Sunday, May 9, 2004

[can't barely]  -->  [can barely]

Sunday, May 9, 2004

I think Joel likes it cause Gunderloy uses FogBugz.

Jorel on Software
Sunday, May 9, 2004

Maybe Joel should have mentioned the book's website:

that would have probably given you a better idea.

Mike is an excellent writer (I have bought his previous books as well as this book).

You should subscribe to his blog - one of my favourites.

Prakash S
Sunday, May 9, 2004

Well, if I go into the bookstore and find that a book is Unix-centric or Linux-centric, then I get upset.

I am a professional Windows programmer. I couldn't ever get Linux projects, even if I tried quite a lot, and even if I have done some Linux development on university projects.

Joel's site is Windows-centric. Why are you upset if he reviews a Windows-centric book?

Sunday, May 9, 2004

Sounds like business is not doing well and Joel has succumbed to writing forewords for people. I wonder how much he charges for his services?

Professional Forewords Writers
Sunday, May 9, 2004

>>> Joel's site is Windows-centric. Why are you upset if he reviews a Windows-centric book?

That's not the problem. People are upset that Joel reviewed a Windows-centric book without identifying it as such.

From my limited online interaction with Mike G., on a book review mailing list, I can vouch for how well he thinks things through and expresses himself.

Sunday, May 9, 2004

Cabby raises a good point. Do Windows-only people "suffer most from the belief that their approaches and concerns are universally relevant"?

I've always just assumed that my growth as a developer has always moved me toward increased skills of the universally relevant kind, but now that the question has been raised, I realize there's a paradox inherent in the assumption.  That is that my development universe consists of everything and only everything I know, not that actual development universe in totality.  So obviously to me everything I learn seems universally relevant, but odds are that in reality its relevance is of some lesser scope -- one that could range from "almost universal" to totally myopic.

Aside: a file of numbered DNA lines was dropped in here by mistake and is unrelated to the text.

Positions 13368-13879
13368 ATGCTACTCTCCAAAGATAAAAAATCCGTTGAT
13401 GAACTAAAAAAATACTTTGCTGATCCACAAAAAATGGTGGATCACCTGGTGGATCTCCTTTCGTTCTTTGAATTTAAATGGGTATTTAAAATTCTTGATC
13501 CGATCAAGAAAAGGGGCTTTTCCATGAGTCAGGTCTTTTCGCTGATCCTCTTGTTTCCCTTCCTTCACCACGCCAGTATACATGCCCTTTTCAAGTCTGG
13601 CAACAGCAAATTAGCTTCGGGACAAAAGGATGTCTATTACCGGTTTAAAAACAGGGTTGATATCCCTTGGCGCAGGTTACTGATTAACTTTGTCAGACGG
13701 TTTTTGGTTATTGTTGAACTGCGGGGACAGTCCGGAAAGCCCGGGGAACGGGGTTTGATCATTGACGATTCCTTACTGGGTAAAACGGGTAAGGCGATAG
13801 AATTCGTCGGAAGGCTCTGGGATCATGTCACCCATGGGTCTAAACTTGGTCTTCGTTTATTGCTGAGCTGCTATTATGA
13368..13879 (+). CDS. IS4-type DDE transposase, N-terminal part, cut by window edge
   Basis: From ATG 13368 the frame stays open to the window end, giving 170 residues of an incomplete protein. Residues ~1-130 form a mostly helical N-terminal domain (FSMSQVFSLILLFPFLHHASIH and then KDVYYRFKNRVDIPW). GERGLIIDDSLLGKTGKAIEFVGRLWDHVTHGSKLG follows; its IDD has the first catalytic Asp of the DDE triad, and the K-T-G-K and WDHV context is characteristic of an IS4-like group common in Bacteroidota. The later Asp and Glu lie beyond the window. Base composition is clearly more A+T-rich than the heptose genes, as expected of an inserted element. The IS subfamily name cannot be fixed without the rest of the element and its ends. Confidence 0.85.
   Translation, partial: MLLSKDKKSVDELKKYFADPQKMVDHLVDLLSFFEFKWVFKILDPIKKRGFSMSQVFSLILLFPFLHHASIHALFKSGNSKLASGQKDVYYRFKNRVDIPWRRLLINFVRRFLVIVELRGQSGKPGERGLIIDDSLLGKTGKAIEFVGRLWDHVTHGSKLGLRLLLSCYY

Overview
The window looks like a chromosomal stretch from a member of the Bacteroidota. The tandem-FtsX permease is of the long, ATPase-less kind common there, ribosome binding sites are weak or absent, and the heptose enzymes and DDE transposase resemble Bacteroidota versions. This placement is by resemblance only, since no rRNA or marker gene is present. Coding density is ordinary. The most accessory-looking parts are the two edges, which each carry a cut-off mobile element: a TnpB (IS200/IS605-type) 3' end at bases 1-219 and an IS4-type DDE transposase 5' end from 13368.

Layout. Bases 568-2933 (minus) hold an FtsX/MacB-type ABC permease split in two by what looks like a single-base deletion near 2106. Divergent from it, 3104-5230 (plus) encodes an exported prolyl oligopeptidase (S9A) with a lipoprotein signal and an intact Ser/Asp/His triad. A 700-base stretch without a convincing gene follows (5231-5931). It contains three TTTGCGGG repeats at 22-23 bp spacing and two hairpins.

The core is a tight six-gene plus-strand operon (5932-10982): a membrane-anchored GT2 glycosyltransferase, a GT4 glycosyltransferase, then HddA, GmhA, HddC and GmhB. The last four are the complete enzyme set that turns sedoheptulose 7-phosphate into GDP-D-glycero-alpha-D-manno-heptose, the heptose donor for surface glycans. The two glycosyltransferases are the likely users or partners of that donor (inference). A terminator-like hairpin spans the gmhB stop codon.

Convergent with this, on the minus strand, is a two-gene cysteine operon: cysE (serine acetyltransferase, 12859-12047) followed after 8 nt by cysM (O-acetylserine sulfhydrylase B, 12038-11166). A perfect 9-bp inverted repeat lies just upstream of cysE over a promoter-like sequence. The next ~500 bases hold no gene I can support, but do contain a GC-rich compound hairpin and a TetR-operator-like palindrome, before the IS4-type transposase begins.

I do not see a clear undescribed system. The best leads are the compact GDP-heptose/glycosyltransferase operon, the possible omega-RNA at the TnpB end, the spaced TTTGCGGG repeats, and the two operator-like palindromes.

So what concepts are the truly universally relelvant ones, versus the ones that we assume are so, because they are relevant to the extent of our own universes.  And, how often is that discrepancy a Windows-only phenomenon?

Moreover, does cabby actually eat $10+ lunches everyday, and am I the only one who eats at Taco Bell for less than $5?

Monday, May 10, 2004

I don't know why you're off your meds or whatever the question was but I just in case some C# user backs off the purchase now, I wanted to point out that "Coder to Developer" is indeed a well-written book with much helpful advice and well worth the money... if you're developing C# applications using Visual Studio .NET.

(Not just Joel failed to point that out, by the way; it's not even mentioned on the book itself. You don't find out until you read it.)

Also, like another poster said, Mike Gunderloy's weblog ( ) is a great source of almost daily developer news and should be on your blog roll.

Chris Nahr
Monday, May 10, 2004

Interesting tale there - why he won't write for Fawcette anymore. Apparently they didn't pay what they said they would, and took months to do it too.

Lots of technical publishers are indeed used to exploiting gullible writers, but I wouldn't have placed Fawcette in that category. Interesting.

Monday, May 10, 2004

"He can't barely carry on an interesting discussion about programming with non-Windows programmers anymore, he's so stuck in that single rut, wide as it is. "

A rut? How is that a rut? I call it an area of a profession that he has specialized in. What is up with techies who have such large egos that they think that they have to know every single technology under the sun?? There is nothing wrong with a develop who chooses to focus on a particular platform.